According to Lungelo, internet plans are contracted from a company, as well as electricity. In the first three months, the internet was free for the population, as there were resources from the School of Community Network to cover data costs. In the following two months, they relied on resources from a project developed with the Honnold Foundation, which is also a partner of Amadiba CN. Afterwards, accesses began to be sold to local residents through low-cost prepaid vouchers.

Even though the Amadiba project is in its early stages, the challenges and dreams are big. The list of next steps include having a headquarters space for the community network with its own solar energy. There people will be able to connect to the internet and also work, study, promote meetings and other activities.

“Our slogan is ‘we will figure it out’, and then we were able to figure almost everything out. We've been a strong team since the beginning of the school.”

From South Africa, come with me towards the north, to Lisbon, capital of Portugal. That's where our next interviewee was when we connected via video call.

“Hi, Mike.
Hi, Vivian.
Hello, how are you?
I'm alright, how are you?
I'm fine. Thank you for accepting this invitation for the interview.
Sure! No problem.”

Living between Portugal and here in Brazil, Mike Jensen was born in Johannesburg, South Africa. He left there in his teens and lived and studied in different countries such as the United Kingdom, Canada and Ireland.

Far beyond borders and countries, what defines Mike is that he is an “internet pioneer”, working especially in the development of connectivity in the non-profit sector.

“My name is Mike Jensen, I'm originally a South African. I'm originally an ecologist. For a while, I became a journalist. And in the process of that I discovered electronic communications and thought that this is a very powerful tool. So I ended up actually in Canada starting an internet service provider for Environmental organizations, back in about 1986, before the internet really took off. Then I started to work to help other networks get started in other parts of the world, mainly in Africa. And from that network emerged the Association for Progressive Communications, where I continue to work today, mainly in the sustainability innovation and research area of work. And I work helping small communities adopt these new technologies, new business models, new working strategies and services to help ensure their sustainability in replicability, as part of the APC's LocNet program.”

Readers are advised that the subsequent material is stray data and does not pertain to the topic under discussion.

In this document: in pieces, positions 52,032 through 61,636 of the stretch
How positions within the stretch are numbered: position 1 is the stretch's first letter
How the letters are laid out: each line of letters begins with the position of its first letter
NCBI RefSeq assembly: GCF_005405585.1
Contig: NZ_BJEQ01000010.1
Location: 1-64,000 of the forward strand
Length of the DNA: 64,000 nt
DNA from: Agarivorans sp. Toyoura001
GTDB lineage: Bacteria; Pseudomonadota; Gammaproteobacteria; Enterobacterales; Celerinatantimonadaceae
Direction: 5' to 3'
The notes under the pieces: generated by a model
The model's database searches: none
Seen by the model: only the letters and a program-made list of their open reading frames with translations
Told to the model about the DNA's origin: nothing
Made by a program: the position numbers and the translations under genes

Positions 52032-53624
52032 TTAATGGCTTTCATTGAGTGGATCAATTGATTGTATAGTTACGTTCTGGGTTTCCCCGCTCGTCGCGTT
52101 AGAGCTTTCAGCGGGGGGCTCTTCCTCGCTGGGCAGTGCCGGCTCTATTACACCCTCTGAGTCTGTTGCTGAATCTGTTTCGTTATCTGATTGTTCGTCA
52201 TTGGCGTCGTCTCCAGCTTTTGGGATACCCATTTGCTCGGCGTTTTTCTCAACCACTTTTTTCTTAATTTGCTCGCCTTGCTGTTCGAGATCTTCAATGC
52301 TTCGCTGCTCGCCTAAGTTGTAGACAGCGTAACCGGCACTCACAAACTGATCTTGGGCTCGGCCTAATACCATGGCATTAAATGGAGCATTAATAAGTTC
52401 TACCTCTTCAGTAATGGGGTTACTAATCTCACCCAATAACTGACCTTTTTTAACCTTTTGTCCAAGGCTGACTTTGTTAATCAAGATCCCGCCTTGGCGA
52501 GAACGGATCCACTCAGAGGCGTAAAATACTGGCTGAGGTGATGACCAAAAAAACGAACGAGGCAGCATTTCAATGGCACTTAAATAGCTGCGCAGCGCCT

In our conversation with Mike, his trajectory and experience in working with connectivity and community networks stand out. This season of the podcast is precisely about these themes and this episode tells the story of a network that is just being formed in search of a greater connection with the world. That is why we thought it would be essential to start by better understanding these two concepts.

“Connectivity it's a kind of broadened concept. Initially people talked about connectivity just in terms of being connected to the internet. In the course of our work, over the last few years, we've realized that connectivity really is about the connectedness of an individual to communications and information services. This might not just be internet connectivity. It might be connectivity through a community radio station for example or some other form of communications technology.”